16:14 GMT21 January 2021
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    The US Department of Defense refrained from cutting off Internet access in the Islamic State’s command and control center in Raqqa, Syria out of concern for citizens’ rights to access the Internet, Assistant Secretary of Defense for Homeland and Global Security Thomas Atkin said on Wednesday.

    WASHINGTON (Sputnik) — In April, the Defense Department officially announced it had begun the use of offensive cyber tactics in the fight against Daesh. The US military acknowledged that it had to carefully weigh decisions over when to use cyber tactics to shut down communications networks versus using the networks to gather intelligence.

    "Certainly going after specific nodes to hamper and stop the use of the Internet by ISIS [Daesh] is important, but we also have to respect the privileges and rights of citizens to have access to the Internet as a whole and as a country," Atkin told members of the US House of Representatives Armed Services Committee.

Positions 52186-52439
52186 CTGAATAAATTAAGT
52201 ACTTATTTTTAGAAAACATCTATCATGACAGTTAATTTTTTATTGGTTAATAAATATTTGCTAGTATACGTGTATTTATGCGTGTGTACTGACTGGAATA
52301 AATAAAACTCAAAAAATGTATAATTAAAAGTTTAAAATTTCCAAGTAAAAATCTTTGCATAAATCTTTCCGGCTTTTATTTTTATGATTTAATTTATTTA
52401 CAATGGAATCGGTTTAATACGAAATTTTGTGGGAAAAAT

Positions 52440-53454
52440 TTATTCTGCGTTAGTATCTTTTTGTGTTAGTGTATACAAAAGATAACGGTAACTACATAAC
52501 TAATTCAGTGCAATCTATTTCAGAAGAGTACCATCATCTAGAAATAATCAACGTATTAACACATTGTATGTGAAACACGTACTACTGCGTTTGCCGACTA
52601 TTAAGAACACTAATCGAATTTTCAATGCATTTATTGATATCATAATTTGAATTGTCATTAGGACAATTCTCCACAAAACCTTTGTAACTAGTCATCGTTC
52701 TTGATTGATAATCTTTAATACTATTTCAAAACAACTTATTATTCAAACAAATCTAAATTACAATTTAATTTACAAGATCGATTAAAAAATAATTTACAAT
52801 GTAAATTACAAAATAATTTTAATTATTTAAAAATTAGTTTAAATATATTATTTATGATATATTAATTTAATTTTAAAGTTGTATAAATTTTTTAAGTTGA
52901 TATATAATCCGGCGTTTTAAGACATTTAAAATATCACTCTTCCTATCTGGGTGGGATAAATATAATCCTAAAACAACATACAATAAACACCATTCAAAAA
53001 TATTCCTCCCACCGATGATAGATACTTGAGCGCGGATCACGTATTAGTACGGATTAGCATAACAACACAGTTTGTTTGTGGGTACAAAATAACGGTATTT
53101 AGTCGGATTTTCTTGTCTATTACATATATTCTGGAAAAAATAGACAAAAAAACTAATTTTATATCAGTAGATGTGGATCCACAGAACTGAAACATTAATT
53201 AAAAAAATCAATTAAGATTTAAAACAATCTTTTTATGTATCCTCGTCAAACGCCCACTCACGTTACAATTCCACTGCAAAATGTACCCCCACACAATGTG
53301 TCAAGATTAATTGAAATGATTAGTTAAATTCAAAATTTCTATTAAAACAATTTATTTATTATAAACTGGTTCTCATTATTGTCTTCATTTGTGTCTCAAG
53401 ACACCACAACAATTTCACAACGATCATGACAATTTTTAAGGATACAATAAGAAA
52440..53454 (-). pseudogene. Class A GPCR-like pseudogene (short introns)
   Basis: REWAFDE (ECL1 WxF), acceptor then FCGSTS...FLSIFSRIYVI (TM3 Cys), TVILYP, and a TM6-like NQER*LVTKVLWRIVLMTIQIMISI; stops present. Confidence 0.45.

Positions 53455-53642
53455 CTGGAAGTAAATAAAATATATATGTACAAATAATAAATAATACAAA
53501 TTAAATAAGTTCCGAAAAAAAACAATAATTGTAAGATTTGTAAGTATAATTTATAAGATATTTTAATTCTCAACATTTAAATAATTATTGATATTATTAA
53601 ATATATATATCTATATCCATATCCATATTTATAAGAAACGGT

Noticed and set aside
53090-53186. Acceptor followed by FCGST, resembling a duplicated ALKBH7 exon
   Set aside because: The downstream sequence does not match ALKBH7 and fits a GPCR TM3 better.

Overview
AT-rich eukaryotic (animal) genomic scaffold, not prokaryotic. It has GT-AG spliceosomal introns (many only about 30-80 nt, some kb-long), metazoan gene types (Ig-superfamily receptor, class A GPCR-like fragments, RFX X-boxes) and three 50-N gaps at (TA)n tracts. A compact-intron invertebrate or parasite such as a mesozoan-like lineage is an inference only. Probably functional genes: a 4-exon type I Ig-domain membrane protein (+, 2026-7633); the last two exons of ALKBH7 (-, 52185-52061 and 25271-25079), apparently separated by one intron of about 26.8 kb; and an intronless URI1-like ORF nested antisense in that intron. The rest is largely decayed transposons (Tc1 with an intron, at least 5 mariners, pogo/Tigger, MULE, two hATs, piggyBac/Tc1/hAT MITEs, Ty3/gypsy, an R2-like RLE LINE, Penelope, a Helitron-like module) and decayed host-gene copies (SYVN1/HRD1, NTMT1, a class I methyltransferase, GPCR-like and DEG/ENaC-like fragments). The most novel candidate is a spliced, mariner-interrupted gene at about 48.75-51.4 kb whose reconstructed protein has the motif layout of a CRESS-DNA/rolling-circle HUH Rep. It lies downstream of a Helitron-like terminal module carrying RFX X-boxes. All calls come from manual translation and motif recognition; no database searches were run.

"When you start talking about ‘taking out the Internet,’ there are all these challenges," Atkin explained when pressed on why Daesh is still able to use the Internet for command and control, recruitment and similar activities.

    "Internet services to a region are much broader generally than just the… single command control node," Atkin said, noting he would discuss the matter further in a classified session with lawmakers taking place on Wednesday afternoon.

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    Tags:
    Internet, Daesh, Pentagon, US, Syria, Raqqa
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